Antiquization refers to the policy whereby government-sponsored nationalist discourse utilizes modern narratives of ancient descent to claim a direct link between the distant past and the present. In constructing an image of a ‘Macedonian’ past upon which the modern nation-state is derived, the ongoing VMRO-DPNE ‘Skopje 2014’ project forgoes authenticity while emphasizing antiquity. It does so by selecting certain historic figures and events at the expense of others to be represented as monumental lieux de memoire. These correspond to one of four loosely defined categories: (1) the ancient 4th century BCE Macedonian kingdom of Phillip II and empire of Alexander the Great; (2) introduction and spread of Christianity from the 4th to 9th centuries ACE; (3) 19th century literary and intellectual ‘Macedonian’ renaissance; and (4) revolutionary and military accomplishments of the late 19th early 20th centuries. Under the guise of cultural heritage and shared history, ‘Skopje 2014’ endeavors to create the appearance of a unified past within a multiethnic state by imposing a linear historic narrative connected to a mythicized golden age that is European, Christian, and Slavic. These historical, architectural, and archaeological juxtapositions reflect ongoing tension in the Balkans between national identity, ethnonationalism, and the past.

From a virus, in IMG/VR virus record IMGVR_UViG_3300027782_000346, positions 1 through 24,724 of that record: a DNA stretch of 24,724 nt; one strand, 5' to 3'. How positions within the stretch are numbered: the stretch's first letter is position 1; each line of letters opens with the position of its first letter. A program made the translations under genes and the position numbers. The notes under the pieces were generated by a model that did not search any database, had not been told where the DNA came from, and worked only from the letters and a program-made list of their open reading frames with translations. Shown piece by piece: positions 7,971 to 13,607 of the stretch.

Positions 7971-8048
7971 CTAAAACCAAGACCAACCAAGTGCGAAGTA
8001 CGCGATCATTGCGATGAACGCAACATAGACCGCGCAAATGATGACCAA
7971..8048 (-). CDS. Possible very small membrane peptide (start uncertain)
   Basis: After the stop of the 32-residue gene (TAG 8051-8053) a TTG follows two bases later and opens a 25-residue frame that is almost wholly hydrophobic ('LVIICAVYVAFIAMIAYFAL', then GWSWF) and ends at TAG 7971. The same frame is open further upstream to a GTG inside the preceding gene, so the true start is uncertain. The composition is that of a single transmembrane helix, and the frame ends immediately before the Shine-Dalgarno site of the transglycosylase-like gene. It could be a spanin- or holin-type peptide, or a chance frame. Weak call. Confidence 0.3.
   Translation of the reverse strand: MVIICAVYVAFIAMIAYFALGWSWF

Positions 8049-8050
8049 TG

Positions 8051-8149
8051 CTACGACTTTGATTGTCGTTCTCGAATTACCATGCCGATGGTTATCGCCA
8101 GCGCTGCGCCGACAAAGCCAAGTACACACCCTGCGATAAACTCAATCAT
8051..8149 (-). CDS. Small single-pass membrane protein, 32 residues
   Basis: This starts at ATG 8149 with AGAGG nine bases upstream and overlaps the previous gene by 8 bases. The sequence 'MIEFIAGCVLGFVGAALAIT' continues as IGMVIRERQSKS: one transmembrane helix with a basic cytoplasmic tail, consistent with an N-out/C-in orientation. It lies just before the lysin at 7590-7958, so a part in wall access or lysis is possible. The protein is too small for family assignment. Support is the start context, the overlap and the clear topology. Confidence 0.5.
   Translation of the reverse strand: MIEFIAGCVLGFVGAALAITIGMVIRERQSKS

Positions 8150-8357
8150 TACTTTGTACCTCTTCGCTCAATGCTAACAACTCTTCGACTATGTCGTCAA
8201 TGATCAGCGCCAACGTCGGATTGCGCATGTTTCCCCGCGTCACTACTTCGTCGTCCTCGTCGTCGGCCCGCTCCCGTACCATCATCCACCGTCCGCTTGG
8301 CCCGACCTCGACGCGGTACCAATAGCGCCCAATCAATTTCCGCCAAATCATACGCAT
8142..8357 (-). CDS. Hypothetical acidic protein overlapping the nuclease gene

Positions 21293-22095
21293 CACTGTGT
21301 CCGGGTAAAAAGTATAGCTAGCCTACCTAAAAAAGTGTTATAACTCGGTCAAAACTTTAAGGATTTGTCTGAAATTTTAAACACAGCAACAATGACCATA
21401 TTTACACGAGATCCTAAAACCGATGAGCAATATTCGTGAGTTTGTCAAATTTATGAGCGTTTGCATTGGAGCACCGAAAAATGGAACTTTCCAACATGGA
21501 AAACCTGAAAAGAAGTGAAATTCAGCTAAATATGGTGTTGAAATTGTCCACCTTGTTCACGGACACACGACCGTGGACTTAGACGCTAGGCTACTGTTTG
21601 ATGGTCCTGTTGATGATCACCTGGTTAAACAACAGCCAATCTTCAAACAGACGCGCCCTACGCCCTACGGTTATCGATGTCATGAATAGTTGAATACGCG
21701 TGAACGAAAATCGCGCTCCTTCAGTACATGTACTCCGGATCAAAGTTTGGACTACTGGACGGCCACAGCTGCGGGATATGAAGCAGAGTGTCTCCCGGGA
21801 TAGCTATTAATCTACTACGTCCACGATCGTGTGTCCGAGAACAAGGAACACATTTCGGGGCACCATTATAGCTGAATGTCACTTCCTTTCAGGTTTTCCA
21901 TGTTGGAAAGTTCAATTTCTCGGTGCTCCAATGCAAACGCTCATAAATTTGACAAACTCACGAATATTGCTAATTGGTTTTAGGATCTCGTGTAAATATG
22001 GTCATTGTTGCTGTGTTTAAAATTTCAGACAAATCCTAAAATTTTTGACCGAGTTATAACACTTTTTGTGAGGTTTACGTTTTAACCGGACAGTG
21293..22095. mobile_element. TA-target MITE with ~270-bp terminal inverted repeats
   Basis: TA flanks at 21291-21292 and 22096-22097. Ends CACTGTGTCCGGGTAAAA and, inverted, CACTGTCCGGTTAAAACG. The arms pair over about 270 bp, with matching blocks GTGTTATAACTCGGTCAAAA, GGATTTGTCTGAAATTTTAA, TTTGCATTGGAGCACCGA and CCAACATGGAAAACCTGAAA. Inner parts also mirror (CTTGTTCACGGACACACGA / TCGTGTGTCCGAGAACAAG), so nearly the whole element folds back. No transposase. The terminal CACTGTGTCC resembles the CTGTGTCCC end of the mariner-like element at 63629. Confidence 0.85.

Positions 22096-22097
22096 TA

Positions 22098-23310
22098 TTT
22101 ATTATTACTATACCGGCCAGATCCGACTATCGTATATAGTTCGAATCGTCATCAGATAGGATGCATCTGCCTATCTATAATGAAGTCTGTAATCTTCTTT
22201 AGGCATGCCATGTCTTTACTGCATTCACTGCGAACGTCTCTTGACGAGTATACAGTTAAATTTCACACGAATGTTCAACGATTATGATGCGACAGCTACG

Katherine (Katie) Pompeani is a Ph.D. candidate in the Department of Anthropology at the University of Pittsburgh. Her research focuses on questions of social inequality, health, and subsistence practices through the analysis of Bronze Age human skeletal remains from northern Serbia. Katie has participated in archaeological research and excavations in the Republic of Macedonia, Serbia, Hungary, and New York State. Her interest in Eastern Europe began as an undergraduate at Gettysburg College, where she participated in archaeological excavations at the Late Antique city of Golemo Gradiste in the Republic of Macedonia. At the University of Pittsburgh, Katie’s research has been supported by several fellowships, including the Andrew W. Mellon Predissertation Fellowship, Foreign Language Acquisition Scholarship (FLAS), Hungarian Nationality Room Travel Grant, and a Social Sciences Dissertation Development Fellowship (SSDD). As a 2014-2015 FLAS recipient, Katie pursued language studies in Bosnian-Croatian Serbian, and took courses on nationalism and memory politics. Her research into state-sponsored policies of antiquization and memory politics in the Republic of Macedonia draws on a broader understanding of contemporary Eastern European ethnonationalism in the context of the use of material culture by political elites, specifically monuments, to appropriate or distort cultural memory.